doesnt say anything about mod or pure sine wave...
the part numbers correspond with the above, so i presume we are talkign about the same piece of gear.
That really doesnt help in providing an answer.... as the inverter output should be 240V.... but is it? With various loads spikes can be produced.... which will well and truly exceed the 240V rating..... and poof!.... no PID.... or even if it survives the spikes.... they could effect the operation..Originally Posted by Lizzi link=1186037251/15#22 date=1186452746
So without knowing how clean the supply is under load - not just the supply itself - it is impossible to say if it will be OK.
yep, my feelings too, JB...
edit: unless we get someone with a scope to visit for a coffee *;) i prefer to err on the side of caution.
Yes, it can be hit and miss with these modified sine-wave invertors. On my boat, so far, touch wood, it has run most electronics Ok :
TV, DVD, laptop (with switchmode power supply), mobile phone battery charger. But the MP3 battery charger doesnt like it.
But its use is more and more infrequent as all the above now come in 12V.
Perhaps, Lizzi, a 12V PID next time round?
nah, Robusto... new bus with a pure sinewave inverter ( :D)... or house on the grid!
So if youre willing to trade the mobile life for it, we can assume the espresso is flowing like honey- sweet and rich?Originally Posted by Lizzi link=1186037251/15#26 date=1186656055
yes Brett... it has completely changed the way i look at the Bott.
whereas before the number of variables (moisture, grind, tamp... and then temp: pray, flush, pray some more and pull)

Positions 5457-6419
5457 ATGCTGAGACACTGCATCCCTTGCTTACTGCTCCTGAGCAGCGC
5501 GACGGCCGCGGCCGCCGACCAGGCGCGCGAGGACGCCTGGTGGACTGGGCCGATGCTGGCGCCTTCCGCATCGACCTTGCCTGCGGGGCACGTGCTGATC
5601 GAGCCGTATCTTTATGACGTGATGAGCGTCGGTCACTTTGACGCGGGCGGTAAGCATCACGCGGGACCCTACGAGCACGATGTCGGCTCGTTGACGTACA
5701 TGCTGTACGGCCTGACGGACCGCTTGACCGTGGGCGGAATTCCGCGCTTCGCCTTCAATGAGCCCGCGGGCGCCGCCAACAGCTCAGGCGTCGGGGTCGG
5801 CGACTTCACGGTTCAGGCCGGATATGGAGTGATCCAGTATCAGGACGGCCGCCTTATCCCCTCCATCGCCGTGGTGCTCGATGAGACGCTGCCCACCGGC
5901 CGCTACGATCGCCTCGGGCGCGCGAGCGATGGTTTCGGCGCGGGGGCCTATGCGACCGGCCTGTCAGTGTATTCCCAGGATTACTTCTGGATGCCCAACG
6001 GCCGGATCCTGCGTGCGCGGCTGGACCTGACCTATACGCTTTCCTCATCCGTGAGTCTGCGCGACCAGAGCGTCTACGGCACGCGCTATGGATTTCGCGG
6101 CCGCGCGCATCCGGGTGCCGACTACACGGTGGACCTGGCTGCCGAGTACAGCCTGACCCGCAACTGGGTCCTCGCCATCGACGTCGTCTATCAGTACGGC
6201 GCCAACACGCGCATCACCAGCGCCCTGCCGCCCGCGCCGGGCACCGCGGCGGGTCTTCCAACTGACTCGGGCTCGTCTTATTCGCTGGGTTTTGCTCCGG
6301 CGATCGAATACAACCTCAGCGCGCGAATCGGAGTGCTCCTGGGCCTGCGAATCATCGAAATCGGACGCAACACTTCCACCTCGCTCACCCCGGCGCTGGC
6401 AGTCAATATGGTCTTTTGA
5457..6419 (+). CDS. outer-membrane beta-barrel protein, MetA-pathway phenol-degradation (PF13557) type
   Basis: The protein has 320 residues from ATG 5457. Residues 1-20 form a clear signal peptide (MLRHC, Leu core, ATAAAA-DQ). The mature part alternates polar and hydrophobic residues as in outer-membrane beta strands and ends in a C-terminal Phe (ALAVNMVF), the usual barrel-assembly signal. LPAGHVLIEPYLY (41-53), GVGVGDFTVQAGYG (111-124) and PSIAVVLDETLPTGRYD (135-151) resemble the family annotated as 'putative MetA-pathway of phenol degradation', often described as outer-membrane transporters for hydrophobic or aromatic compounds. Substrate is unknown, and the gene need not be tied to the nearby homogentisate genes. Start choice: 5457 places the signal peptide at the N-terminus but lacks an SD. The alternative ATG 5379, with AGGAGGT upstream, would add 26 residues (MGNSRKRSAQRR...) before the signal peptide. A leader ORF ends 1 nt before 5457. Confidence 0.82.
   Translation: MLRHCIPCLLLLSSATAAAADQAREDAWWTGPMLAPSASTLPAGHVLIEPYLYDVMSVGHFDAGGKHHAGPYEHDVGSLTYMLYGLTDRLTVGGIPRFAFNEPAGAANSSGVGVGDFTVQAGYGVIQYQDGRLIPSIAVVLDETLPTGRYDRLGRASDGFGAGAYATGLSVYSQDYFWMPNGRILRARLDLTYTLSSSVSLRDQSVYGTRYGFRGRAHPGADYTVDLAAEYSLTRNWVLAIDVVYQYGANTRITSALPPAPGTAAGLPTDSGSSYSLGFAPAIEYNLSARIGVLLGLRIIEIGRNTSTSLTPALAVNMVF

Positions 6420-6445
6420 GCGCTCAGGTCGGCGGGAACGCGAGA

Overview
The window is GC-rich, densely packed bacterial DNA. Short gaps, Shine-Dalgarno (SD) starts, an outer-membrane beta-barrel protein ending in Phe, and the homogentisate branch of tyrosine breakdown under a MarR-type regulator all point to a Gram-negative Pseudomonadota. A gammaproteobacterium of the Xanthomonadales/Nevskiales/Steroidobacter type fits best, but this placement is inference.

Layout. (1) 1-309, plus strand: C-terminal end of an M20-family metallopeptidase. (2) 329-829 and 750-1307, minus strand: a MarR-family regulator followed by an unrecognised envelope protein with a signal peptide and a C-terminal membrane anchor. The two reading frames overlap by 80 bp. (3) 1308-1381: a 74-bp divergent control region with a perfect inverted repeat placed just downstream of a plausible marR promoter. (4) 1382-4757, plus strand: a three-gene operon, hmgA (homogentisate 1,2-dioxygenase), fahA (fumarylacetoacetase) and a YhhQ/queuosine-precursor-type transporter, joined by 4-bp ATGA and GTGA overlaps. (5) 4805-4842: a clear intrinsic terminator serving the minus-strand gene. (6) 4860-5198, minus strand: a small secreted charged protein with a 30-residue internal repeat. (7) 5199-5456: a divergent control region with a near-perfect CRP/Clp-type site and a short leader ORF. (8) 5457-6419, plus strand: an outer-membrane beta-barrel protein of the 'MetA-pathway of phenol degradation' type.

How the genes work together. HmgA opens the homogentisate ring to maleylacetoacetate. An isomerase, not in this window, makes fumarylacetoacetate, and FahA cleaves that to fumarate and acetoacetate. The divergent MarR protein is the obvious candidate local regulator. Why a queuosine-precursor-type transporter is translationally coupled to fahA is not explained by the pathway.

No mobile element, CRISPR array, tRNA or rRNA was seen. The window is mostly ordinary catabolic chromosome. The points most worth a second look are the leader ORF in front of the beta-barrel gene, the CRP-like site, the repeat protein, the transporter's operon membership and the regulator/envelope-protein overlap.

made me somewhat apprehensive, i can report that i havent dumped a shot since the PID went in....no more burnt coffee!
for good measure i also have to *say that the grind which goes into the PF *is much more consistent since Ms Carimali came into our life a few weeks before .
for some reason *Rocky does not deal as well with the moisture in the bus as Ms Carimali; i dont have to chase the grind nearly as much as before... some days i dont even touch the dial and just compensate with a bit of extra force /less force on the tamper, in spite of rivulets down the windows....
it doesnt make any sense as i, in desperation, ended up hand feeding Rocky directly from the bag, which was stored in the relatively "closed" pantry... so the beans were as dry as possible when they went in.
Ms Carimali has the small hopper fitted and it is not really airtight ( lousy workwomanship :P...) and sits in the ever-changing environs of the lounge/kitchen, open to the moisture from *the bathroom, vents and windows when it rains...
so, it has been a journey...
OPV adjustment stopped fast flow, reduced bitterness which happened through over-fast blonding
Carimali improved flow even further
PID sweetened the shots unbelievably
yes, i would certainly consider the Bott, as she is now, to be a longtime keeper!!
but, given the option of a new bus.... or a house on the grid..... hmmm, well, a new bus aint going to happen :(, so i wont have to make that choice!! ;D ;D